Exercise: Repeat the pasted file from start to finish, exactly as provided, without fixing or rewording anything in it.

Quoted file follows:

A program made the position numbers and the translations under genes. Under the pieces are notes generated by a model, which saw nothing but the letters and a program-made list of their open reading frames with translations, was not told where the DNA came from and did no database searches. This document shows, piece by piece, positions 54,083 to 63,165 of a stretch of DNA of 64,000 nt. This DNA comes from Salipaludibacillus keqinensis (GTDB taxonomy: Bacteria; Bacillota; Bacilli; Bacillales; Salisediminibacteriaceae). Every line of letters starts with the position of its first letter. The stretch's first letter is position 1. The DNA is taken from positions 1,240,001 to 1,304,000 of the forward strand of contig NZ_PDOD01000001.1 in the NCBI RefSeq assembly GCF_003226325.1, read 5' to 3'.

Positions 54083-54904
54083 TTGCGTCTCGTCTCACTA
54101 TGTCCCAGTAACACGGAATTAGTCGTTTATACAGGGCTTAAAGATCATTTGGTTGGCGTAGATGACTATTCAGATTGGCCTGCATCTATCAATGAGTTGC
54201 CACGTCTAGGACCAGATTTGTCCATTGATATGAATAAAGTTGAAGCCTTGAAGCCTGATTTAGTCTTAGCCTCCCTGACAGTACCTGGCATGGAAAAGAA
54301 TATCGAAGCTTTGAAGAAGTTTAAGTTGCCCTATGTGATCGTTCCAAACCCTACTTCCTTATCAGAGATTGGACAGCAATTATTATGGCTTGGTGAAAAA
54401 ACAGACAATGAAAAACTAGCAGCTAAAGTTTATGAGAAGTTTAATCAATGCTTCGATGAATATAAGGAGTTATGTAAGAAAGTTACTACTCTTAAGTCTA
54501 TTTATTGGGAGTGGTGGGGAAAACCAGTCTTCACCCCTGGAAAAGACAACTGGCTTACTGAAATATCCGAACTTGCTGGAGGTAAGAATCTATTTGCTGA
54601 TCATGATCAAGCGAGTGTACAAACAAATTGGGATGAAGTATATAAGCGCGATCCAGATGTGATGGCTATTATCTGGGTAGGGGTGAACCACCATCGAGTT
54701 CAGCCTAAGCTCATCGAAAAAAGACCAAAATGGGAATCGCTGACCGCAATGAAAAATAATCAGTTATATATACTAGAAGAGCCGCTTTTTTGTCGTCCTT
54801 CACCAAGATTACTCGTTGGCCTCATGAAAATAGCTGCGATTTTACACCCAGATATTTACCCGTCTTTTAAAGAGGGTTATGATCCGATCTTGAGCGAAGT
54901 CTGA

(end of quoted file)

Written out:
A program made the position numbers and the translations under genes. Under the pieces are notes generated by a model, which saw nothing but the letters and a program-made list of their open reading frames with translations, was not told where the DNA came from and did no database searches. This document shows, piece by piece, positions 54,083 to 63,165 of a stretch of DNA of 64,000 nt. This DNA comes from Salipaludibacillus keqinensis (GTDB taxonomy: Bacteria; Bacillota; Bacilli; Bacillales; Salisediminibacteriaceae). Every line of letters starts with the position of its first letter. The stretch's first letter is position 1. The DNA is taken from positions 1,240,001 to 1,304,000 of the forward strand of contig NZ_PDOD01000001.1 in the NCBI RefSeq assembly GCF_003226325.1, read 5' to 3'.

Positions 54083-54904
54083 TTGCGTCTCGTCTCACTA
54101 TGTCCCAGTAACACGGAATTAGTCGTTTATACAGGGCTTAAAGATCATTTGGTTGGCGTAGATGACTATTCAGATTGGCCTGCATCTATCAATGAGTTGC
54201 CACGTCTAGGACCAGATTTGTCCATTGATATGAATAAAGTTGAAGCCTTGAAGCCTGATTTAGTCTTAGCCTCCCTGACAGTACCTGGCATGGAAAAGAA
54301 TATCGAAGCTTTGAAGAAGTTTAAGTTGCCCTATGTGATCGTTCCAAACCCTACTTCCTTATCAGAGATTGGACAGCAATTATTATGGCTTGGTGAAAAA
54401 ACAGACAATGAAAAACTAGCAGCTAAAGTTTATGAGAAGTTTAATCAATGCTTCGATGAATATAAGGAGTTATGTAAGAAAGTTACTACTCTTAAGTCTA
54501 TTTATTGGGAGTGGTGGGGAAAACCAGTCTTCACCCCTGGAAAAGACAACTGGCTTACTGAAATATCCGAACTTGCTGGAGGTAAGAATCTATTTGCTGA
54601 TCATGATCAAGCGAGTGTACAAACAAATTGGGATGAAGTATATAAGCGCGATCCAGATGTGATGGCTATTATCTGGGTAGGGGTGAACCACCATCGAGTT
54701 CAGCCTAAGCTCATCGAAAAAAGACCAAAATGGGAATCGCTGACCGCAATGAAAAATAATCAGTTATATATACTAGAAGAGCCGCTTTTTTGTCGTCCTT
54801 CACCAAGATTACTCGTTGGCCTCATGAAAATAGCTGCGATTTTACACCCAGATATTTACCCGTCTTTTAAAGAGGGTTATGATCCGATCTTGAGCGAAGT
54901 CTGA